Arleigh Burke, Kongo, Super Gorshkov: modern destroyers – part 2

HMS Duncan Type 45 2 e1618852734428 Surface Fleet | Military Naval Construction | Defense Contracts and Calls for Tenders

This article follows the article "Hobart, Type 52D, Sejong the Great: modern destroyers – Part 1" published on May 24, 2021, which presented the Hobart (Australia), Type 052D/DL (China), Sejong the Grand (South Korea) and Kolkata (India). The second part completes this panel of the eight main classes of Modern Destroyers, with the Kongo class (Japan), Arleigh Burke (United States), Daring (United Kingdom) and 22350M Super Gorshkov (Russia).

Kongo class (Japan, 4+2+2 units)

The Japanese Naval Self-Defense Forces are considered the 3rd most powerfully armed fleet in the world , on par with Russia and second only to the US Navy and Chinese naval forces.

And the 4 heavy destroyers of the Kongo class, to which are added the 4 heavy anti-aircraft destroyers of the Atago and Maya classes, contribute greatly to this position, alongside the approximately 20 ocean attack submarines of the class Soryu and Taigei .

Derived from the American Arleigh Burke-class destroyers shown below, the Kongo-class destroyers were the first non-American ships to be equipped with the famous SPY-1 radar and AEGIS system, which until now had only been fitted to Ticonderoga cruisers. and early Arleigh Burke.

The construction of the 4 Kongos began in 1990 and was completed in 1998, in order to replace the Amatsukaze class destroyers still equipped with the Tartar system and SM1-MR missiles, while the risk of having to face Soviet supersonic bombers Tu -22M3 Backfire-C and their AS-4 Kelt supersonic anti-ship missiles were taken more and more seriously by the Japanese navy in the late 1980s when the decision to build these ships was made.

The Japanese navy lines up 8 large modern destroyers of the Kongo class and its derivatives
The Kongo class destroyers are similar in many ways to the American Arleigh Burkes from which they take over the AEGIS main weapon system and the SPY-1D radar.

161 m long for a loaded tonnage of 10,000 tonnes, the Kongo carry, like the American Burke Flight I, 90 Mk41 vertical silos to implement SM-2 anti-aircraft missiles or ASROC anti-submarine missiles, as well as SM3 anti-ballistic missiles since the 2003 modernization.

A 127 mm cannon, 8 Harpoon anti-ship missiles, 2 CIWS Phalanx and 2 triple torpedo tubes complete the armament. Like the Burkes, the Kongos also have an SQS-53C hull sonar system, and use an SH-60J naval helicopter to reinforce their ASW capabilities.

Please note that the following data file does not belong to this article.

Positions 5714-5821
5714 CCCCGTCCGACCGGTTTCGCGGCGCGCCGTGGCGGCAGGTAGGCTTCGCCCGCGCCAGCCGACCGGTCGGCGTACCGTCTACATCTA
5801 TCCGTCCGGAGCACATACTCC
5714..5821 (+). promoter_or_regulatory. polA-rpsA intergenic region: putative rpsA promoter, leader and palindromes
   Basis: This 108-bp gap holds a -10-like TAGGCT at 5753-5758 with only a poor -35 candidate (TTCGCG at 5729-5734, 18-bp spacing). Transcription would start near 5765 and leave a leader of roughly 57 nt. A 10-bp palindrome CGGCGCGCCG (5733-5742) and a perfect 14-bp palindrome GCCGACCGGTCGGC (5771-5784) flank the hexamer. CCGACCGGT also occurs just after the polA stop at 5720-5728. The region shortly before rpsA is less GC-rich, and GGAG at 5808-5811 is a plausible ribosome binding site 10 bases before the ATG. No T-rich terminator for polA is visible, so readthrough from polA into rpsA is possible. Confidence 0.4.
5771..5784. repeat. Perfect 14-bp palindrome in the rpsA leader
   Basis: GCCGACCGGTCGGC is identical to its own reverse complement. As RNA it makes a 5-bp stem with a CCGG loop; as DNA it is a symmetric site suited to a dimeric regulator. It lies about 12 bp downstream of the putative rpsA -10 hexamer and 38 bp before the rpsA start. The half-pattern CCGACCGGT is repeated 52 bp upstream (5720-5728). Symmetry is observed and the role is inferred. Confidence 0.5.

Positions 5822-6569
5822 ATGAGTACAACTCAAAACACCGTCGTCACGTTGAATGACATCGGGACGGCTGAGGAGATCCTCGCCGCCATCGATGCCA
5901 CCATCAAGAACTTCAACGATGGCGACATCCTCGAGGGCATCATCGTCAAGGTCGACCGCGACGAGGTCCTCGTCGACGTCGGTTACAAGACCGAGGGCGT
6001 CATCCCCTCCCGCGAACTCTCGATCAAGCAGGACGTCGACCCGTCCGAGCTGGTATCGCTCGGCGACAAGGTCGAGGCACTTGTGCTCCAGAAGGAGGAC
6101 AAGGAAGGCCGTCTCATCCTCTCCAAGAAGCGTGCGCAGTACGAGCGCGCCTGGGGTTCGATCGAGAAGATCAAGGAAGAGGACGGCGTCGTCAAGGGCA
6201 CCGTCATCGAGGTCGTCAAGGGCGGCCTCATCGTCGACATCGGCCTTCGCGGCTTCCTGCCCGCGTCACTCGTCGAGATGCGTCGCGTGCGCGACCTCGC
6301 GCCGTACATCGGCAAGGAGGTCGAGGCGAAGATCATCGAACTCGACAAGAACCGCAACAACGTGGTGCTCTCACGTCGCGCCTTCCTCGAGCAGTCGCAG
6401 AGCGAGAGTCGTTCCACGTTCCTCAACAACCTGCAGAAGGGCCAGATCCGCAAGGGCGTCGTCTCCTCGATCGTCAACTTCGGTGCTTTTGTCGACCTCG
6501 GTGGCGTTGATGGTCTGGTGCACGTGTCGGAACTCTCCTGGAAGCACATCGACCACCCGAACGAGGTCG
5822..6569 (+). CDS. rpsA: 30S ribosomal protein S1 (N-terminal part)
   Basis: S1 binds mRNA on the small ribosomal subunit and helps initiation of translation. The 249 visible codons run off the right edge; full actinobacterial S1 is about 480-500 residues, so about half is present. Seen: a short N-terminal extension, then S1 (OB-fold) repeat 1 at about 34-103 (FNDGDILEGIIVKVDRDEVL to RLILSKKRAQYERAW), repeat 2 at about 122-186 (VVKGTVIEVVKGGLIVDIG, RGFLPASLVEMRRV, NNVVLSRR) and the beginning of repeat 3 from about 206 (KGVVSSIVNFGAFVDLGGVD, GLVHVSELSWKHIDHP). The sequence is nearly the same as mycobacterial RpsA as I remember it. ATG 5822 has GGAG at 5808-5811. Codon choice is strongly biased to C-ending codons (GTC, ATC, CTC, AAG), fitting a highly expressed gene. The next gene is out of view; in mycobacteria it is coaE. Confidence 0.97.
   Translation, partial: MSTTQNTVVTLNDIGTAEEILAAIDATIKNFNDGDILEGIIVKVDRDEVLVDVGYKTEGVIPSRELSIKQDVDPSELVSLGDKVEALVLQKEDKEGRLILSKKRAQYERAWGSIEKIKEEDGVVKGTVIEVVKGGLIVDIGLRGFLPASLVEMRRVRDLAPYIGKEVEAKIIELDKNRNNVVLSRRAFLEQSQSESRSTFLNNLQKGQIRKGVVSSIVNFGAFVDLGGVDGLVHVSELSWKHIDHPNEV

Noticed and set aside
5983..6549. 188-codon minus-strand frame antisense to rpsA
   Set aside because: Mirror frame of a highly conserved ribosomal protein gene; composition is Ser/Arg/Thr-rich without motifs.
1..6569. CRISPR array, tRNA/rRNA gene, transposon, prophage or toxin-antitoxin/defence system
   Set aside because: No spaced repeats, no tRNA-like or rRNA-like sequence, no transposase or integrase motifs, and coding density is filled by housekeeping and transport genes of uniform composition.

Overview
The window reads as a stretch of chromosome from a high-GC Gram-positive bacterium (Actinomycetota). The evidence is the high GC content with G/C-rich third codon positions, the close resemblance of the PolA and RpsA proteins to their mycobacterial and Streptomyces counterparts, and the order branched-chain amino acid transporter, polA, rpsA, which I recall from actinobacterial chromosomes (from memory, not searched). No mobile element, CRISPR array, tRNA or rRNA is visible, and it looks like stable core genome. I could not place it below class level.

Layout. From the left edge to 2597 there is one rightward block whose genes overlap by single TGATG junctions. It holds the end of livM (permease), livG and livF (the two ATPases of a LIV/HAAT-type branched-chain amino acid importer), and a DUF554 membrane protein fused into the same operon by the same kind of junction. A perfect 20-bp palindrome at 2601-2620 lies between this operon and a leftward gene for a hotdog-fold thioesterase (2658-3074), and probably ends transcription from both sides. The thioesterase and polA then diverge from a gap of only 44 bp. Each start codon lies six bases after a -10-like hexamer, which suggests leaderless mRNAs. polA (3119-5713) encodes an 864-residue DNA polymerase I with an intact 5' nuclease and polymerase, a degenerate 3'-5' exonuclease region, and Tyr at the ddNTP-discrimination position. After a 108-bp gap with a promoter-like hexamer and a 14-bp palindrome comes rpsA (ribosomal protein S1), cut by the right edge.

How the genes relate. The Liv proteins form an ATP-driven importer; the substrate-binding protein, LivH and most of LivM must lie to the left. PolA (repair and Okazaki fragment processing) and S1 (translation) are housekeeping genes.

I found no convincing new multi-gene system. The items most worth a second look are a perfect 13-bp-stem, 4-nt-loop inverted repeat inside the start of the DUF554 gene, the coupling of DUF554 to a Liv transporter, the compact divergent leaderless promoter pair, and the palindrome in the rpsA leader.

4 meters longer, the two Atago class destroyers were built from 2004 to 2008 to replace the Tashikaze class destroyers, also equipped with the Tartar system. Unlike the more versatile Kongo, the Atago were specialized for anti-aircraft and anti-missile warfare, and the protection of the Japanese coast against North Korean ballistic missiles.

For this, the ships were equipped with the SPY-1D(V) radar, an evolution of the SPY-1D which equips the Kongo, but with much better performance near the coast, in order to allow the ships to best protect the Japanese coastline. .

The 2 ships also carry the SM3 anti-ballistic missile natively, and have 96 vertical silos and not 90 like the Kongo. Although it has a hangar and a platform to operate an ASM SH-60J helicopter, it is rarely embarked.

The two Maya class destroyers were built between 2017 and 2021, to replace the Hatakaze class destroyers, the last ships of the Japanese naval forces to use the Tartar system. Derived from the Atago, the Maya take its main characteristics, including the SPY-1D(V) radar and the 96 vertical silos.

More modern, they can use the SM-6 missile capable of hitting ballistic missiles as well as ships and land targets. On the other hand, the two ships have a propulsion architecture radically different from that of the Kongo and Atago based on 4 LM-2500 gas turbines.

The Maya, for their part, use a gas-electric hybrid propulsion called COGLAG (Combined Gas turbine-eLectric And Gas), providing much greater electrical power than its predecessors, and therefore providing them with significant scalability. to accommodate, in the future, directed energy weapon systems, or an electric Rail Gun .

Arleigh Burke Class (United States, 75 units+)

At the end of the 1960s, the destroyer was a surface ship format that was no longer very popular with US Navy planners, who then favored the construction of guided missile cruisers, some of which were nuclear powered. like the Virginia, and very successful classes of frigates, with the Knox followed by the O/H Perry. In fact, from 1970 to the mid-1980s, the US Navy only launched the construction of 35 destroyers, 31 of the Spruance class, and 4 of the Kidd class.

LOGO meta defense 70 Surface fleet | Military Naval Construction | Defense Contracts and Calls for Tenders

The rest of this article is reserved for subscribers -

Full access articles are accessible in the “Free Articles” section. Flash Articles are open in full version for 48 hours. Subscribers have access to the Analysis and Summary articles in full. Articles in Archives (more than two years old) are reserved for Premium subscribers.

- 15% on your Classic or Premium subscription (monthly or annual) with the code Rentree23
Until September 30 only!

Share the article:

To know more